Energy | Pages 134-135 | See Linked Version

typically smooth transitions from one of the "Roy G. Biv" colors to the next. Rather, fine forests of bright and dark lines may cut across the rainbow, looking like rows of supermarket bar codes. These features contain a wealth of information about cosmic objects that we cannot learn in any other way.

To understand why these lines exist, we must consider the fundamental nature of light. The German physicist Max Planck showed in 1900 that light emitted by a hot object must radiate in tiny discrete units, which he called quanta. "Quantum mechanics" comes from this name. Einstein further demonstrated the need for quanta in 1905, proving that light is packaged in quanta that travel in waves. The notion that light travels simultaneously as a particle and a wave was one of the first signs that something was odd in the subatomic realm.

In 1913, the Danish physicist Niels Bohr proposed the idea of a quantized atom: a system where the electrons orbiting the nucleus could exist only at specific distances and thus only at specific levels of energy. This is akin to being forced to hop down a staircase two or three steps at a time. The theory of quantum mechanics--developed in detail by many physicists in the decades after Bohr's proposal--places explicit limits on the motions and energies of electrons in excited atoms. It's hard to understand why these limits should exist, but as strange as they are, they explain so many aspects of our world perfectly. You might be surprised to learn that the luminous hands on your wristwatch and the glowing stars on the bedroom ceilings of many children are driven by quantum mechanics. Bright light pumps up the energy levels of the electrons in the special materials. Then, when you turn off the lights, the electrons cascade back down. They release photons with a specific energy: that familiar green glow.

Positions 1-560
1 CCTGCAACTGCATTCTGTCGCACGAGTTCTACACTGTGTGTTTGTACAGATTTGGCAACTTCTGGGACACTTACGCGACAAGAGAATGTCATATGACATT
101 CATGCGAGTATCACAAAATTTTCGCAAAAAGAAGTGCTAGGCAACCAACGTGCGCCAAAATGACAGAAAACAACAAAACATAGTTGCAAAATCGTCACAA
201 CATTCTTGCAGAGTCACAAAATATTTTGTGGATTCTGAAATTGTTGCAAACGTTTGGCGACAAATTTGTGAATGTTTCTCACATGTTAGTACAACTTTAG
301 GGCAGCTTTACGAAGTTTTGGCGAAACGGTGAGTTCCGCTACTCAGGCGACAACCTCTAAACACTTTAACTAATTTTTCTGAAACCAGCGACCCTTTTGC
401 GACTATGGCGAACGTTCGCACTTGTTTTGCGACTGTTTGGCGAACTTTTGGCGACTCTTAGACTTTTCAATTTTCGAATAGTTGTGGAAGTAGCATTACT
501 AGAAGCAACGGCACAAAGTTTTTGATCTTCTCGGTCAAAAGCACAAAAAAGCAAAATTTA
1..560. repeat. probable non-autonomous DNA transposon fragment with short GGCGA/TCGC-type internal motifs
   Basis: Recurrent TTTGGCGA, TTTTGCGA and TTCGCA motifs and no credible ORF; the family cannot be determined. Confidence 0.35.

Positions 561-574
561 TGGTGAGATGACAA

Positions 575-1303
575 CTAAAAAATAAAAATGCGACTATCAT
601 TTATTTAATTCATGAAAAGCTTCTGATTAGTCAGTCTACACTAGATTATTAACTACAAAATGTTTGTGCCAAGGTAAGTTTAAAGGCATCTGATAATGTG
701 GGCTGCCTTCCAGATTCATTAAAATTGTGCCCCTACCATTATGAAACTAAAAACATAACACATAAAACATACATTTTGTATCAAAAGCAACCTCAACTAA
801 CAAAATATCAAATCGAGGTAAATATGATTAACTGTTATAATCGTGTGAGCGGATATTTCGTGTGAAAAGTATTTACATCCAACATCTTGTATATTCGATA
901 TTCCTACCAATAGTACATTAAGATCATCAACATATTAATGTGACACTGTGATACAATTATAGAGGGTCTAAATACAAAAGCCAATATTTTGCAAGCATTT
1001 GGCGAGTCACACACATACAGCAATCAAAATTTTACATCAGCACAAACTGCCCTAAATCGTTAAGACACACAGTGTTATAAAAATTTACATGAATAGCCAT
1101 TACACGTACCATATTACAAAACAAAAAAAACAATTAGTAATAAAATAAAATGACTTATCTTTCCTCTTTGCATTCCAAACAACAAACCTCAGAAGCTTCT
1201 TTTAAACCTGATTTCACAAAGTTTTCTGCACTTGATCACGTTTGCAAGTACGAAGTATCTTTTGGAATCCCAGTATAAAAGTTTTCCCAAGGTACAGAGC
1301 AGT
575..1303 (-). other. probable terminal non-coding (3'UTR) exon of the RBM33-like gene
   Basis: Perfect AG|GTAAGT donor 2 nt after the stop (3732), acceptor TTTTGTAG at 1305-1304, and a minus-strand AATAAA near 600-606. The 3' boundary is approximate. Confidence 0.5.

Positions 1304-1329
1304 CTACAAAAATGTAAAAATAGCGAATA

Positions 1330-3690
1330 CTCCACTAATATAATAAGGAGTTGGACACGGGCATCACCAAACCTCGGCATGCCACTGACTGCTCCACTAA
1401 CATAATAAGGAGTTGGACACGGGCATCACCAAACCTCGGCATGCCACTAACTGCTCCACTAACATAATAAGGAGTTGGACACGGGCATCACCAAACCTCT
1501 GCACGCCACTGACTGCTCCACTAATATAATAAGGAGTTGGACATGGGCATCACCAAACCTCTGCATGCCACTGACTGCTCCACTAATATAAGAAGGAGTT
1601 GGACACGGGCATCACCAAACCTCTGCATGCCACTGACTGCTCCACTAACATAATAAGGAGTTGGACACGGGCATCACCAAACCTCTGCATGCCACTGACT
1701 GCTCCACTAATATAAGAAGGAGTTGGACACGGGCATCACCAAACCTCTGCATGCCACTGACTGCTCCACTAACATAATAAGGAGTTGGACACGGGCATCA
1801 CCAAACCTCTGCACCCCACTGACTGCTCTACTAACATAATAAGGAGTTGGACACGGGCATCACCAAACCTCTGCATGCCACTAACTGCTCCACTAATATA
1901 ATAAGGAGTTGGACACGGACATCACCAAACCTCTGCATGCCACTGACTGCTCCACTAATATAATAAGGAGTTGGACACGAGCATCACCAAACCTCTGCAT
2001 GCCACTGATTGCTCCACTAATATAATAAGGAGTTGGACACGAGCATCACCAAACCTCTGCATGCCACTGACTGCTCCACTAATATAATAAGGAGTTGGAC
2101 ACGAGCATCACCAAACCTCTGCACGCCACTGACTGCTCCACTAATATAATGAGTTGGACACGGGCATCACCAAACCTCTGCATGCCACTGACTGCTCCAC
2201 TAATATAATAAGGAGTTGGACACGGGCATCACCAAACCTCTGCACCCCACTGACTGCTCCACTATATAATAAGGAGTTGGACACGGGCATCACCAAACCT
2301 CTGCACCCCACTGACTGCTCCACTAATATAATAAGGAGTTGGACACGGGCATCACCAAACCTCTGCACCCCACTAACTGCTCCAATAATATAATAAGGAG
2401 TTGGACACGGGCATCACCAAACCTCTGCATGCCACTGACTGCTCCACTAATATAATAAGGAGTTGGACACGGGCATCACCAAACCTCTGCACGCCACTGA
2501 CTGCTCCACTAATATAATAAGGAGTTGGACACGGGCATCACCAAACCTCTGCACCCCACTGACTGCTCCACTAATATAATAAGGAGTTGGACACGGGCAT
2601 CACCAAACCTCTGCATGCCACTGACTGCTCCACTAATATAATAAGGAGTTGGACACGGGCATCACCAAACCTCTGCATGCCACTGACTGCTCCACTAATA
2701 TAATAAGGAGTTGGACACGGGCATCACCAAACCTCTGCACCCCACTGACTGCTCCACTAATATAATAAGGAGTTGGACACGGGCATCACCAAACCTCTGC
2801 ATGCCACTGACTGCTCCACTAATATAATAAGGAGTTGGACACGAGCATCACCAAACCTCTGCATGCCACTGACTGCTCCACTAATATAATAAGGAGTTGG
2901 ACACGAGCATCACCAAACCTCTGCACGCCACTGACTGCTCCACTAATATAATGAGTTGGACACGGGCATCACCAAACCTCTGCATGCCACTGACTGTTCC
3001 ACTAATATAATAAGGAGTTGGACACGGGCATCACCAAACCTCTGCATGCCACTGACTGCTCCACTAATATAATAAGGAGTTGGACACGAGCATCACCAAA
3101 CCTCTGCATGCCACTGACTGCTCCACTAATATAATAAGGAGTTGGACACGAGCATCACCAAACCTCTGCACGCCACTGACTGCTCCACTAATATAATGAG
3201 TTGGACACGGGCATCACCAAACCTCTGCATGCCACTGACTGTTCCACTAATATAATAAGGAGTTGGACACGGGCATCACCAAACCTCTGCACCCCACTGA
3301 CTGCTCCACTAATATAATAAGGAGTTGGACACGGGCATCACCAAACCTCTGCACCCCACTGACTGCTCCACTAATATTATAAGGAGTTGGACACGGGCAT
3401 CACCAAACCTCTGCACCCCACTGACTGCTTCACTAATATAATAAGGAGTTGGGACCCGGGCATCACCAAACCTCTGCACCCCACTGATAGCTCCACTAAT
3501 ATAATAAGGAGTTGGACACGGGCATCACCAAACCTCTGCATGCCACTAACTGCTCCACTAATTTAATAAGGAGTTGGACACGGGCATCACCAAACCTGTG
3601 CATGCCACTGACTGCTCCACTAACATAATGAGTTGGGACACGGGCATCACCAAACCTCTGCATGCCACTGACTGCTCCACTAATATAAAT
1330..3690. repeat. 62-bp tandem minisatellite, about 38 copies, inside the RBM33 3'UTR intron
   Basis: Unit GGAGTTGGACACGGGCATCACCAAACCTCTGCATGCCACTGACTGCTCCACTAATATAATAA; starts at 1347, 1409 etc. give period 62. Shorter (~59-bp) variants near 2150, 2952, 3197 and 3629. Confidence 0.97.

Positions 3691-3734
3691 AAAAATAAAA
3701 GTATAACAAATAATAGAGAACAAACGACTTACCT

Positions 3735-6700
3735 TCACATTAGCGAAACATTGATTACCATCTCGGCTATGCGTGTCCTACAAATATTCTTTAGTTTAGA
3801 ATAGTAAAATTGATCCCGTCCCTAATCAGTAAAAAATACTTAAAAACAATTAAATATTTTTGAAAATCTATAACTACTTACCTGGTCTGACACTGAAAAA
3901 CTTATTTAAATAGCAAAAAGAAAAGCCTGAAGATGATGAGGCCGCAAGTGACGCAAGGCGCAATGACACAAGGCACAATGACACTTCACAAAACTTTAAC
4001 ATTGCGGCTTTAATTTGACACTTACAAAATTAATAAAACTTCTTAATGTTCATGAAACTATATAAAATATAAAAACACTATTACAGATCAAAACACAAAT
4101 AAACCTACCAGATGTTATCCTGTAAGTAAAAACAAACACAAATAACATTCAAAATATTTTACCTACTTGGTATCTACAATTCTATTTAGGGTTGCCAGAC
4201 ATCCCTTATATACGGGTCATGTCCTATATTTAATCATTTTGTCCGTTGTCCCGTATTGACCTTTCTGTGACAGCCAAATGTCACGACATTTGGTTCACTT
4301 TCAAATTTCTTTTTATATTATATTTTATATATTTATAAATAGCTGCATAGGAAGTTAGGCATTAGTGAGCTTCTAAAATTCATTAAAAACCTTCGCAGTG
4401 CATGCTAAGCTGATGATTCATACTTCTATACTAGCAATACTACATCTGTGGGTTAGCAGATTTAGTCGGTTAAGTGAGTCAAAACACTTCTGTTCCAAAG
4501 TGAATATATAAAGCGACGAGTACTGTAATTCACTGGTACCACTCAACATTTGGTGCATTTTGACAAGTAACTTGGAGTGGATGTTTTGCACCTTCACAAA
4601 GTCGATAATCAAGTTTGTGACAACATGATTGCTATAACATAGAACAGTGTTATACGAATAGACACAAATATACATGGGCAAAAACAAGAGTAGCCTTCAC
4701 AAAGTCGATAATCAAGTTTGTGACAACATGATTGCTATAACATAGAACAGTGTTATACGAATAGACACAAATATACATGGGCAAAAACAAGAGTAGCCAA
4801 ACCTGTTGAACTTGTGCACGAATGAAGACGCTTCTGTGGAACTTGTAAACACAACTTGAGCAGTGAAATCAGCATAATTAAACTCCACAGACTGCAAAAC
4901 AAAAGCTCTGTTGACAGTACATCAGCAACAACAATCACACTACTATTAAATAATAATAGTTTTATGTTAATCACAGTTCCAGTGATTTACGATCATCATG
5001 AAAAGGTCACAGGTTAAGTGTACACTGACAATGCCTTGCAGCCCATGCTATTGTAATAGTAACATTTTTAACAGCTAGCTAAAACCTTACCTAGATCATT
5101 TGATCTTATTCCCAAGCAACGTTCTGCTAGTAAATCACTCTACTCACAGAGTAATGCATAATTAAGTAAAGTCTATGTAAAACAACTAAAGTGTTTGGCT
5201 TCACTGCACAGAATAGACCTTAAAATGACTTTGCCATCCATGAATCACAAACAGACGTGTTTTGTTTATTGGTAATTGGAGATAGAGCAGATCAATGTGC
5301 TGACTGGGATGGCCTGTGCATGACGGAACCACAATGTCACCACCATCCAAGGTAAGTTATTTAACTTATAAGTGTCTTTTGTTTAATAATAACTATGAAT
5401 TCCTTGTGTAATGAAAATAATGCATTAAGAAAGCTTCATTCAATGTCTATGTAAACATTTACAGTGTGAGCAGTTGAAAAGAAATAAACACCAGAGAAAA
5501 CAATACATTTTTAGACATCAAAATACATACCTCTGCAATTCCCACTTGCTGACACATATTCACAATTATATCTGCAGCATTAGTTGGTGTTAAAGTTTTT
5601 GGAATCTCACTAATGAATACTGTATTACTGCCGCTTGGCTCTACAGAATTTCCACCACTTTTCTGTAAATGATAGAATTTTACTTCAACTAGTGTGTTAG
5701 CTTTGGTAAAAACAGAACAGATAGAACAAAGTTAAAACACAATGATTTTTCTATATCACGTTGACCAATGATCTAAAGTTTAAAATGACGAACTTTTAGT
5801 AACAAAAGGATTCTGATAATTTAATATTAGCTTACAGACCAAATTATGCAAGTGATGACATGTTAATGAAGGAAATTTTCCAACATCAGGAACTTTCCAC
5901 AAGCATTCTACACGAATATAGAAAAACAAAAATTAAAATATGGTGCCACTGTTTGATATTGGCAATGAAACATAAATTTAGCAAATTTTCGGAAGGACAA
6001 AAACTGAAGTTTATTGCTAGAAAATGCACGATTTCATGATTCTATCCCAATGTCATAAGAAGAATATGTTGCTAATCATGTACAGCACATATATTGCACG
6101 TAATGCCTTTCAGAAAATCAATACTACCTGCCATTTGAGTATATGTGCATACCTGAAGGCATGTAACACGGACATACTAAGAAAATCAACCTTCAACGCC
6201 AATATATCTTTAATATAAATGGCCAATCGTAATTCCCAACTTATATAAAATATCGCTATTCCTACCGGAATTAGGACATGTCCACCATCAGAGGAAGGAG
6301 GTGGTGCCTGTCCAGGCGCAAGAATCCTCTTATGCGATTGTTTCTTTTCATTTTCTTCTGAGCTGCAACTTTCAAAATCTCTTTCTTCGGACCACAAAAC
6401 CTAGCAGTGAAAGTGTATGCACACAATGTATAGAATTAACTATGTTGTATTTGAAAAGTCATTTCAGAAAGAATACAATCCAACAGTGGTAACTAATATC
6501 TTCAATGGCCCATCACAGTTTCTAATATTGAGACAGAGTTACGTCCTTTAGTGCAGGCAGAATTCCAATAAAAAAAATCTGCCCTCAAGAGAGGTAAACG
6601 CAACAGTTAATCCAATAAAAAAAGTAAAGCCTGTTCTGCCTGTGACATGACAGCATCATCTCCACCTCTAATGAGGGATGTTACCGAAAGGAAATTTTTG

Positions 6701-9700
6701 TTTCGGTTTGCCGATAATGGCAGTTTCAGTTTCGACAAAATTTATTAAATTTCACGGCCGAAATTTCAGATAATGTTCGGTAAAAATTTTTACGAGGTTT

More important for astronomy, the features we see in cosmic spectra depend on quantum mechanics. When electrons in energized atoms bounce from one energy level to another, they absorb or emit photons of light that contain those precise quantities of energy. If enough atoms absorb photons of a particular energy, that part of the spectrum exhibits a dark line. The atoms have swallowed the light. Elements in the atmosphere of a star can play that role. Light from inside the star passes through the elements on its way to Earth. Electrons in the elements subtract light at specific places in the spectrum, leaving dark gaps. Conversely, when enough atoms emit photons of one energy, a bright line appears at that spot in the spectrum. The ensemble (continued)

Decoding Spectral Lines

All spectra are the result of specific kinds of discrete energy transactions, gains or losses of energy when an atom is excited and an electron is disturbed from its orbit around the nucleus. Of the three types of spectra, the most familiar is the continuous spectrum. This rainbow band of color is produced by very crowded, energetic conditions, such as in the depths of a star, where the distinctions between energy levels gets smeared. As explained below, the two other types--absorption and emission spectra--are produced by electrons jumping or falling from one energy level to another.


When an electron absorbs a passing high-energy photon, it jumps to a higher energy level at a greater distance from the nucleus, represented here by an expanding probability cloud. Many such interactions create gaps in the continuous spectrum. The total effect for all the atoms of a given chemical element is a distinctive pattern of absorbed wavelengths such as the simplified absorption spectrum for sodium at right.

Picture of characteristic yellow light of sodium streetlamps


Electrons kicked to higher energy levels will quickly drop back down, giving up a photon whose wavelength matches the energy difference between the two levels. In the case of sodium these emissions produce the characteristic yellow light of sodium streetlamps (above) and the sodium cloud around Jupiter's moon Io (below).

 Picture of the sodium cloud around Jupiter's moon
This rainbow band of color is produced by very crowded, energetic conditions, such as in the depths of a star, where the distinctions between energy levels gets smeared.